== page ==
COLUMBIA, S.C. (AP) — A judge has kept alive a lawsuit challenging South Carolina Republicans' argument that they don't have to give reporters records involving a political consultant who is charged in a Statehouse corruption investigation.
In a ruling issued late last week, Judge G. Thomas Cooper Jr. turned down a request by the state House Republican Caucus to dismiss a lawsuit by news outlets including The Associated Press. Media attorney Jay Bender said Tuesday he will likely now ask Cooper to declare the caucus a "public body" that must disclose information under FOIA.
The coalition wants the caucus declared a public body subject to the state's Freedom of Information Act, which would require it to grant the public access to its records and meetings. The lawsuit, which was filed in April, seeks Caucus records including payments to the firms of Richard Quinn and his son, former House Majority Leader Rick Quinn, who both face conspiracy charges.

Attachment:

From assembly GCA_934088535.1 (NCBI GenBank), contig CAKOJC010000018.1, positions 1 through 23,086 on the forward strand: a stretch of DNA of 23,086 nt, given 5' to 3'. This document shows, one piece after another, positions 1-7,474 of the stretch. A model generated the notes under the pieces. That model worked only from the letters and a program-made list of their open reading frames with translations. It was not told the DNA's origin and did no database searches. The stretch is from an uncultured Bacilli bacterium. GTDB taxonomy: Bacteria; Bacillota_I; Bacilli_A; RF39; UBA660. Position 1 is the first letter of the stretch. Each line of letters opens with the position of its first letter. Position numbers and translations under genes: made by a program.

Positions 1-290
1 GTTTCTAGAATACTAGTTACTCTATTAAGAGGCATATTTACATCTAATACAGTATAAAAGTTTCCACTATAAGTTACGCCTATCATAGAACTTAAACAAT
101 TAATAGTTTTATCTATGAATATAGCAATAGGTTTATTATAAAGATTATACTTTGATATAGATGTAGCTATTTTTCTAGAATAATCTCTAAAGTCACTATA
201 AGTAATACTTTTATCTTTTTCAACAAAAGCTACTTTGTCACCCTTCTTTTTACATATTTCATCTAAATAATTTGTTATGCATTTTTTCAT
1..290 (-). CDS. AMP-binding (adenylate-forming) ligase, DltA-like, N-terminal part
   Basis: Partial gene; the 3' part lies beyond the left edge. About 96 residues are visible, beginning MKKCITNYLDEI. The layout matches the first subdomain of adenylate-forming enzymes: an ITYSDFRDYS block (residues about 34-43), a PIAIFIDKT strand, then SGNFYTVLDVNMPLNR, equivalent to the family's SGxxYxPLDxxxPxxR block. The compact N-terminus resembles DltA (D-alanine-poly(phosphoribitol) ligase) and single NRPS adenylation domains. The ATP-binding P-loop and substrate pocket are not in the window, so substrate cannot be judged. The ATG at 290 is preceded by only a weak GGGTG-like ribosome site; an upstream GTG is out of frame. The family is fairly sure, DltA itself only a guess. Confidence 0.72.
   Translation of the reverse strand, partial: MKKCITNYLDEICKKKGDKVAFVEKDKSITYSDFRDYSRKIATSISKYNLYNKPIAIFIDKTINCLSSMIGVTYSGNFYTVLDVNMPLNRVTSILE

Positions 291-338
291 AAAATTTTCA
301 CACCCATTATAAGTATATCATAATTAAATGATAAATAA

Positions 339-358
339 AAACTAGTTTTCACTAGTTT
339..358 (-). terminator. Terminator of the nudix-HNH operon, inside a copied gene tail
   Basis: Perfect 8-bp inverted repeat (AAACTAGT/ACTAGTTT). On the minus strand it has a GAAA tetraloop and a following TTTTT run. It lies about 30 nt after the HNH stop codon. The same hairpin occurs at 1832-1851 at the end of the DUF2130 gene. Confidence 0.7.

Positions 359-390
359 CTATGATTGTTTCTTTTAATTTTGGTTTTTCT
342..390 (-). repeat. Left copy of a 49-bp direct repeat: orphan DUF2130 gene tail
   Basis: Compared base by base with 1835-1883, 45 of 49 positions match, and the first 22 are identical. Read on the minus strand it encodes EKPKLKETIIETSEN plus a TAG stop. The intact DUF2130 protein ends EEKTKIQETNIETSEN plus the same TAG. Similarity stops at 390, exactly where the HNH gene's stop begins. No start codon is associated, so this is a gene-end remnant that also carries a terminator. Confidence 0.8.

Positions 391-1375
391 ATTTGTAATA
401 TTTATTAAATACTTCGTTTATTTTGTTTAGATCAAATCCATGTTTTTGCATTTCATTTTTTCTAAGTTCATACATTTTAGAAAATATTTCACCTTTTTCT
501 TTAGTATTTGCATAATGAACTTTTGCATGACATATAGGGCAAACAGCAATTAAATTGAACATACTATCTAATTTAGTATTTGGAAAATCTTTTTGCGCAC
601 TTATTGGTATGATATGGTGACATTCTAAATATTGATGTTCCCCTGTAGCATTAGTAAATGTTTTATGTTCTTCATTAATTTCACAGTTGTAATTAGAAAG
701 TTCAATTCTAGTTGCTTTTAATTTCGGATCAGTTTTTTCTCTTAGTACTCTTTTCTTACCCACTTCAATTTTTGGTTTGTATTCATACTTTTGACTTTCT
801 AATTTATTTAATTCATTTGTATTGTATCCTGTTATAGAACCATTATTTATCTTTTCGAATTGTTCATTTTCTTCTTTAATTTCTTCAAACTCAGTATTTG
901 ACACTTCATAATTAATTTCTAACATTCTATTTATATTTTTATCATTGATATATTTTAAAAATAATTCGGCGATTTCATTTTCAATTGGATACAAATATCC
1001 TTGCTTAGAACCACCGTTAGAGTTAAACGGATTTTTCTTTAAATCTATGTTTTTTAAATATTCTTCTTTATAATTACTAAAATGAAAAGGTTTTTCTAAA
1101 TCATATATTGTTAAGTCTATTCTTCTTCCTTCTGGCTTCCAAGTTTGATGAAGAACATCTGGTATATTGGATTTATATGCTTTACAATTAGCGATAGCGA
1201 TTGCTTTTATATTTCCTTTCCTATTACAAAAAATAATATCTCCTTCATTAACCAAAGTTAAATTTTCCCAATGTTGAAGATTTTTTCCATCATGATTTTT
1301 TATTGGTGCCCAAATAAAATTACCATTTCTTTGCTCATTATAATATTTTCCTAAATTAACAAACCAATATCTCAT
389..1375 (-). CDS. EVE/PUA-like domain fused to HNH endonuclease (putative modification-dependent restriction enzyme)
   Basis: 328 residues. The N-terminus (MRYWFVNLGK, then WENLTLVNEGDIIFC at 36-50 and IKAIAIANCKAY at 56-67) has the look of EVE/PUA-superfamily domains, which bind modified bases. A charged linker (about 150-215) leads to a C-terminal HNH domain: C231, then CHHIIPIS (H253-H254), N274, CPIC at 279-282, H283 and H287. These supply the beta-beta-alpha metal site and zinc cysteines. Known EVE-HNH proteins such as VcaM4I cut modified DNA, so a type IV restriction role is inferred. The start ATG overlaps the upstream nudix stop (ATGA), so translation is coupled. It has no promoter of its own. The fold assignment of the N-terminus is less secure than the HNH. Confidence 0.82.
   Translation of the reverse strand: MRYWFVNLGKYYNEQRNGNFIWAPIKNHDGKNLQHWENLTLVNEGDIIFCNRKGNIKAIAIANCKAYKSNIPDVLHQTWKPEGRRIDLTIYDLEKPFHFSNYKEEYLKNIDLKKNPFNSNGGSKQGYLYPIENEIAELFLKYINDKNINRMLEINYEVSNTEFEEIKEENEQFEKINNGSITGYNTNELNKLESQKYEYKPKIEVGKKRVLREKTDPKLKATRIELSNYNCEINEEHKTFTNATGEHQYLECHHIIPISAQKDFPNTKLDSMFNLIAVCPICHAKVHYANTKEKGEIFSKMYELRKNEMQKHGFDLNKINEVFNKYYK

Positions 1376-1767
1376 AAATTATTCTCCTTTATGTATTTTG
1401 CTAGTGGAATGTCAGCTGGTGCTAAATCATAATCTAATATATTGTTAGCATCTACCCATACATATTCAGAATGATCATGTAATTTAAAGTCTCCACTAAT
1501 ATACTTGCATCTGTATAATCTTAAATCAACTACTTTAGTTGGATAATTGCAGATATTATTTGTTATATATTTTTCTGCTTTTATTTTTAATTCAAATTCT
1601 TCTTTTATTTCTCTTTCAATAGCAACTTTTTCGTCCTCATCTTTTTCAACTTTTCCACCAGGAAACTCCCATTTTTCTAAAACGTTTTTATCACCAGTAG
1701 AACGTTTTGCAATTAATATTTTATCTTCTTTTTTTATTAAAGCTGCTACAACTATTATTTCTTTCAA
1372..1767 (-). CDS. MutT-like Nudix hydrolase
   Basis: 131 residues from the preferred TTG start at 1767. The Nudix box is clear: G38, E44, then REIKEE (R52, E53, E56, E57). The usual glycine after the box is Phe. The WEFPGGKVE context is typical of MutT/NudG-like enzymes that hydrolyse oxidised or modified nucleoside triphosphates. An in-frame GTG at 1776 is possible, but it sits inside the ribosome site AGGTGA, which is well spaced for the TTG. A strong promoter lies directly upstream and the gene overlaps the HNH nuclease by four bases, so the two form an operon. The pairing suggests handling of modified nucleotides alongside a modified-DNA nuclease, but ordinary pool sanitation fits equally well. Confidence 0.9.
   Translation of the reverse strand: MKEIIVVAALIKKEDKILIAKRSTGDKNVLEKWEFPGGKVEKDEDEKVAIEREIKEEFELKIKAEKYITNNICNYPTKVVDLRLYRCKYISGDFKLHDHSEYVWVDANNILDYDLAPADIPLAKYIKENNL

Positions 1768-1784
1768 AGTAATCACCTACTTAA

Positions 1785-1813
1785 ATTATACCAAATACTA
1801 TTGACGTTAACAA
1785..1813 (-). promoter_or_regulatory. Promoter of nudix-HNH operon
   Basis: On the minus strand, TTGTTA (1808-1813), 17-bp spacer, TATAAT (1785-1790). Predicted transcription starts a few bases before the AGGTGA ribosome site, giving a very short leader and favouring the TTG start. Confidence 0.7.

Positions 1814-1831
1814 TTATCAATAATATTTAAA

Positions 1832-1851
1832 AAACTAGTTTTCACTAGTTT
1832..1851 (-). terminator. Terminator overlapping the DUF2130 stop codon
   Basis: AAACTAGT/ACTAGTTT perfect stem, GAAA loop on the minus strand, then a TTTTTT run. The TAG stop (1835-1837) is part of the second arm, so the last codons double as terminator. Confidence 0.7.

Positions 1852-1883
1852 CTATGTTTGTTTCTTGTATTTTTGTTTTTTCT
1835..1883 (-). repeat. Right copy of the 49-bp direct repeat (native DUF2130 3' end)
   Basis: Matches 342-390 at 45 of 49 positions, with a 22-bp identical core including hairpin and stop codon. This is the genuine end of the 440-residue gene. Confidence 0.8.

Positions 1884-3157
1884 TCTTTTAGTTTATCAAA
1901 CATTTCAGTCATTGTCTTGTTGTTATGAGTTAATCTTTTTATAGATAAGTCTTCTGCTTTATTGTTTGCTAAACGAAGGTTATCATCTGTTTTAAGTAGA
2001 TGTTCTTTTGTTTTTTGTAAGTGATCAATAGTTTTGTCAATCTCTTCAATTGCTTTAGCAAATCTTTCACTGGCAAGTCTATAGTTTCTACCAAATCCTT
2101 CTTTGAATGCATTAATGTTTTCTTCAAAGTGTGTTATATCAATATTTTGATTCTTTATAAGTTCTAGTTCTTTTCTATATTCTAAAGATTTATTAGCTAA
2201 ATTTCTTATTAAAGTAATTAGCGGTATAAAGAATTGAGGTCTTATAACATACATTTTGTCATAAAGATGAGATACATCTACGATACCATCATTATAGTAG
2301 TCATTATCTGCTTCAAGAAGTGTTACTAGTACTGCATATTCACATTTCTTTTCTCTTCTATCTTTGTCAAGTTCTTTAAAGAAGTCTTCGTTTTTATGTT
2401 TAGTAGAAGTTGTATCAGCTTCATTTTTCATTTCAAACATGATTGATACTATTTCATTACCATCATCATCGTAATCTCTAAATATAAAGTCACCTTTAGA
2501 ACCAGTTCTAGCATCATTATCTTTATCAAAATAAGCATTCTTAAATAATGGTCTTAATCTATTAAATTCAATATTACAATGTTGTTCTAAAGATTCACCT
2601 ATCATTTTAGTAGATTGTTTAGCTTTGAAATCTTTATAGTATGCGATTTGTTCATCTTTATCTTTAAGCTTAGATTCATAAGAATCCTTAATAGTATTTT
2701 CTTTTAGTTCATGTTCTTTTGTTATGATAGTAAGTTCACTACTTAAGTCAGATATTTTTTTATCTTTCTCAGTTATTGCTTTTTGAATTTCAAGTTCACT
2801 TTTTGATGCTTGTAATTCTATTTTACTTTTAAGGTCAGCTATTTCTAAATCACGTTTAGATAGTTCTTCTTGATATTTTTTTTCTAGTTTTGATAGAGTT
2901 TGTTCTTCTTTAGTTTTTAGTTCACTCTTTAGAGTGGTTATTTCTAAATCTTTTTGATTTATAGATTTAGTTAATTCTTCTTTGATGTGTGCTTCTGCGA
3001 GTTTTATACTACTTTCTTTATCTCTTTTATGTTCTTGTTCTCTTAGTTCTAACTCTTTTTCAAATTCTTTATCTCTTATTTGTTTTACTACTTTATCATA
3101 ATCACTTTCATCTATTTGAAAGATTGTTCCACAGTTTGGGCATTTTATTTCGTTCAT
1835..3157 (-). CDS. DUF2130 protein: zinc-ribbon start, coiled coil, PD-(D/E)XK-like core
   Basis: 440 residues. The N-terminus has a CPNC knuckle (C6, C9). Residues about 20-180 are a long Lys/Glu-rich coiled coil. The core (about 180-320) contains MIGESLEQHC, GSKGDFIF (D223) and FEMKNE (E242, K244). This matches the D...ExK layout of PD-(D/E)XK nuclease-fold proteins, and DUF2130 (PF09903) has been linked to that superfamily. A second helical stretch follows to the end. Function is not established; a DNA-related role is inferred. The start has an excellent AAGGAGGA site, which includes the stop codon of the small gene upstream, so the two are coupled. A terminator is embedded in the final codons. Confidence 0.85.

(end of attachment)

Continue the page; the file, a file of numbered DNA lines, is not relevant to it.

Richard Quinn, a veteran Republican political consultant, is also charged with illegal lobbying. His son — who led the caucus from 1999 through 2004 — faces a misconduct charge. Both maintain their innocence.
The millions of dollars the Quinns collected and spent on behalf of clients have become central to an investigation that began with the 2014 prosecution of former state House Speaker Bobby Harrell. Both he and former House Majority Leader Jim Merrill pleaded guilty to misdemeanor charges and were sentenced to probation. Three other current and former Republican lawmakers also face charges in the case.
South Carolina Republicans have defended their decision not to give reporters records pertaining to the Quinns, arguing that the courts have no purview over their internal decision-making.
In his ruling, Cooper said the legislative chambers can adopt internal rules of procedure but cannot supersede the state's FOIA law with such a provision, only changing open-records policy by passing a new law. That echoed similar arguments Bender made in court last month.